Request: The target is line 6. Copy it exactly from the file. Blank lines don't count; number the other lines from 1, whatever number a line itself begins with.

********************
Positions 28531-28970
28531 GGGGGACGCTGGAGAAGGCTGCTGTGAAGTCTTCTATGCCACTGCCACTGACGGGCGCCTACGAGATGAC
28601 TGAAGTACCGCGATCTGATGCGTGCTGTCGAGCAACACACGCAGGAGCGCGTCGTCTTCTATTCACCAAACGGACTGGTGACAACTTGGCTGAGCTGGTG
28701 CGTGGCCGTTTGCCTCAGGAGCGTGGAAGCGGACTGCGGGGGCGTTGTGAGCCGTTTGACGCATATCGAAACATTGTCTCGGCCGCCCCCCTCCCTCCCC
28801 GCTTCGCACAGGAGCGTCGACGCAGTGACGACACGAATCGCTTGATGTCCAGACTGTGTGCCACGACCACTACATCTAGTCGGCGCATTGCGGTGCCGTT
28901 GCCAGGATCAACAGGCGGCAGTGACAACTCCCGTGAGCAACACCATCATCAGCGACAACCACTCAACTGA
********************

28901 GCCAGGATCAACAGGCGGCAGTGACAACTCCCGTGAGCAACACCATCATCAGCGACAACCACTCAACTGA